Vernon Sykes

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Vernon Sykes
Vernon Sykes 2009.jpg
Sykes in 2009
Member of the Ohio Senate
from the 28th district
Assumed office
January 3, 2017
Preceded by Thomas C. Sawyer
Member of the Ohio House of Representatives
from the 44th district
In office
January 2, 2007-December 31, 2014
Preceded by Barbara Sykes
Succeeded by Emilia Sykes
In office
March 16, 1983 – December 31, 2000
Preceded by Pete Crossland
Succeeded by Barbara Sykes
Personal details
Born (1951-10-02) October 2, 1951 (age 66)
Forrest City, Arkansas
Political party Democratic
Residence Akron, Ohio
Alma mater Ohio University (B.A.)
Wright State University (M.S.)
Harvard University (M.P.A.)
University of Akron (Ph.D.)
Profession Educator

Vernon Sykes (born October 2, 1951) is the state Senator for the 28th district of the Ohio Senate. He is a Democrat. The district includes Akron, Barberton, Green, Portage Lakes, Sawyerwood, Lakemore and portions of Cuyahoga Falls, Mogadore and Tallmadge in Summit County.

Sykes formerly served in the Ohio House of Representatives from 1982 to 2000 and again from 2007 to 2014.


Sykes served two terms on Akron City Council before his appointment to the House of Representatives in 1983. He also was on the faculty at Kent State University as an assistant professor of political science.

Sykes first served in the House of Representatives in 1983, and served until 2000, when he faced term limits. He was replaced in 2001 by his wife, Barbara Sykes.

In 2006, Barbara Sykes decided to run for state auditor, and Vernon sought the seat again. First facing Patrick Bravo in the Democratic primary, he won with 77.64% of the vote. While heavily favored, Sykes faced DUI charges during the primary election campaign, somewhat dampening his chances.[1] He won the general election against Joseph D. Crawford with 80.78% of the vote.[2]

In his first reelection campaign, Sykes ran unopposed. In the 128th General Assembly, Speaker of the House Armond Budish appointed Sykes as Chairman of the House Finance Committee.[3]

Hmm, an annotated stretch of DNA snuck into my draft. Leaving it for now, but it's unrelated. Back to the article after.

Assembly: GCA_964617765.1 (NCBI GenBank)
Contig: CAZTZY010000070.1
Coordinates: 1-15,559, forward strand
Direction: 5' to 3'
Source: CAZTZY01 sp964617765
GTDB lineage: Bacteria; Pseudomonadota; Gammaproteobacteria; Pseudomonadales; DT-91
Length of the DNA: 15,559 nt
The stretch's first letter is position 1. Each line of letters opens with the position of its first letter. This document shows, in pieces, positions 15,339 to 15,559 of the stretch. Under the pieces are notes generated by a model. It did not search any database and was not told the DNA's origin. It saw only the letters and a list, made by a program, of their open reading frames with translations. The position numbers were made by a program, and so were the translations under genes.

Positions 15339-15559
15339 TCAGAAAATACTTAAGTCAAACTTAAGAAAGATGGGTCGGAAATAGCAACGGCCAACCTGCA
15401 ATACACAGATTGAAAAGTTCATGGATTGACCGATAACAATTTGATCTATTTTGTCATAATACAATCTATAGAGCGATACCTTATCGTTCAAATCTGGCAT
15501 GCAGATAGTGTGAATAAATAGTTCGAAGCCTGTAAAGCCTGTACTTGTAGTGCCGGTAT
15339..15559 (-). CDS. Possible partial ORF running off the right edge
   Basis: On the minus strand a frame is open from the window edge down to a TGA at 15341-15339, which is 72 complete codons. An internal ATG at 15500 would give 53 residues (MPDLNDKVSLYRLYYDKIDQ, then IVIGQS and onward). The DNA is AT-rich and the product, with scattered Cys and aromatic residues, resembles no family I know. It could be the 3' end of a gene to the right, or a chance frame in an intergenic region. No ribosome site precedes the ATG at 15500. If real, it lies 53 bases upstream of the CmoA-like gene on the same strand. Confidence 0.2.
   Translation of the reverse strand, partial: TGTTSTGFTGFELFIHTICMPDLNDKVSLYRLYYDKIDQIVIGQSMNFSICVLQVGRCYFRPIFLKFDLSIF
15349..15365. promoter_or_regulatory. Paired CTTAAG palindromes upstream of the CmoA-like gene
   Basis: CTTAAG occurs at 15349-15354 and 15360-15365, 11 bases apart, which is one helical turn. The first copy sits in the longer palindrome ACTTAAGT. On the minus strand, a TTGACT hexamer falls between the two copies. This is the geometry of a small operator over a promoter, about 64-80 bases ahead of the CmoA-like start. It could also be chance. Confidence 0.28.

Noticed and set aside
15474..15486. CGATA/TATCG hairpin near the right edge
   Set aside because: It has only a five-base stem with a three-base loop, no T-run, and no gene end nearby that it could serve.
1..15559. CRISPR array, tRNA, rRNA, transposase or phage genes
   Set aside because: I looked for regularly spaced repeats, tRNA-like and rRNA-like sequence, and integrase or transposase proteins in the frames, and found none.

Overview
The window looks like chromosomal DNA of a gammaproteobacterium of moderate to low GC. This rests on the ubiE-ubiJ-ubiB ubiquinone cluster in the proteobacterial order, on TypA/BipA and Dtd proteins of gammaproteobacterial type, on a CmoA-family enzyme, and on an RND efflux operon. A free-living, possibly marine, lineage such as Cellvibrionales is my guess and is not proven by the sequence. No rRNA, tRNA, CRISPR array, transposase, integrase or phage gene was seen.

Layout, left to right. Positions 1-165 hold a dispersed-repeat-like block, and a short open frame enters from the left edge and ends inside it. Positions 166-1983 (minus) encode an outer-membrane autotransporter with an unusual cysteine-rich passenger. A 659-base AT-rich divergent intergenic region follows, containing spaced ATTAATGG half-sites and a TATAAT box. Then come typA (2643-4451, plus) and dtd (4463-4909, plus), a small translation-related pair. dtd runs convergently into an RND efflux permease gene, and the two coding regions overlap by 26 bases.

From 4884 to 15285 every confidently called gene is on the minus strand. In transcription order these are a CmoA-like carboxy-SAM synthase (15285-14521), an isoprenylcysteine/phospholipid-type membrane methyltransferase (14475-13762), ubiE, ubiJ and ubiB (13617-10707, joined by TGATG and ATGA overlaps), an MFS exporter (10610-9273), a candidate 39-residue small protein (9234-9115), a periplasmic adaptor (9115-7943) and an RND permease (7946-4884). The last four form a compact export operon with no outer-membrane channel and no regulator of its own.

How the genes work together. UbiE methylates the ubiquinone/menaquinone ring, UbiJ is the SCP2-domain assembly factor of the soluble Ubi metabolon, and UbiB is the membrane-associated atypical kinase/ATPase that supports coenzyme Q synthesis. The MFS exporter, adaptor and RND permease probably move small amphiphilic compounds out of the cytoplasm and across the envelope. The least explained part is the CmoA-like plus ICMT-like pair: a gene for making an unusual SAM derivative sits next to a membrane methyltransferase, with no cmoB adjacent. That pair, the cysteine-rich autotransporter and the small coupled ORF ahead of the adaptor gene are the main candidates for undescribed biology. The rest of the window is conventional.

With the 2010 election, Sykes won a third term over Republican Josh Sines and Libertarian Kurtis Liston by taking 77.66% of the vote.[4] With the Democrats again in the minority, Sykes serves on the committees of Finance and Appropriations (as ranking member), Local Government, and State Government and Elections.

Sykes won reelection in 2012, defeating his opponent Ronya Jeanette Habash and earning over 80% of the vote.[5] He was term-limited again in 2014 and succeeded by his daughter, Emilia Sykes.

Ohio Senate[edit]

In 2016, state Senator Thomas C. Sawyer, who had represented Akron in some facet for nearly half a century, was term-limited. While Sykes initially was not seen as a successor, he eventually declared his intentions to run for the seat. Unopposed in the primary, he faced Republican Jonathan Schulz in the general election.

Sykes would win election to the seat by a 61% to 39% margin.[6] He was sworn in on January 3, 2017.

Initiatives and positions[edit]

As ranking member of the House Finance Committee, Sykes has been critical of Governor John Kasich's privatization measure for the Ohio Department of Development, stating the measure to replace it, JobsOhio, was abdicating too much legislative authority to the executive branch. "This is a new entity and we're trying to make sure we have proper oversight in place."

The former chairman of the House Appropriations Committee, Sykes has come out against Kasich's biennium budget plan for 2012–2013, stating that he is especially troubled by the cuts proposed to local government, and plans to privatize several state prisons.[7] He stated that he feels as if he has already been shut out of the budget process.[8] Sykes is a member of the budget conference committee.[9]


  1. ^ Ohio 43 Vernon Sykes Catches DUI charge
  2. ^ Blackwell, Kenneth 2006 general election results (2006-11-07)
  3. ^ Four local reps named to Ohio House Finance Committee
  4. ^ Brunner, Jennifer 2010 general election results (2010-11-02)
  5. ^ Byard, Katie (7 November 2012). "Sawyer, Sykes win re-election to state legislature". Akron Beacon Journal. Retrieved 9 November 2012. 
  6. ^ "Our Campaigns - OH State Senate 28 Race - Nov 08, 2016". Retrieved 2017-01-21. 
  7. ^ Johnson, Alan (2011-03-22). "Sale of prisons, fewer inmates part of budget plan". Columbus Dispatch. Retrieved 2011-03-22. 
  8. ^ Warsmith, Stephanie (2011-03-16). "Gov. Kasich's budget cuts deep". Akron Beacon Journal. Retrieved 2011-03-16. 
  9. ^ Marshall, Aaron (2011-06-16). "Ohio budget conference committee gets good news on state revenues, bad news on Medicaid costs". The Plain Dealer. Retrieved 2011-06-16. 

External links[edit]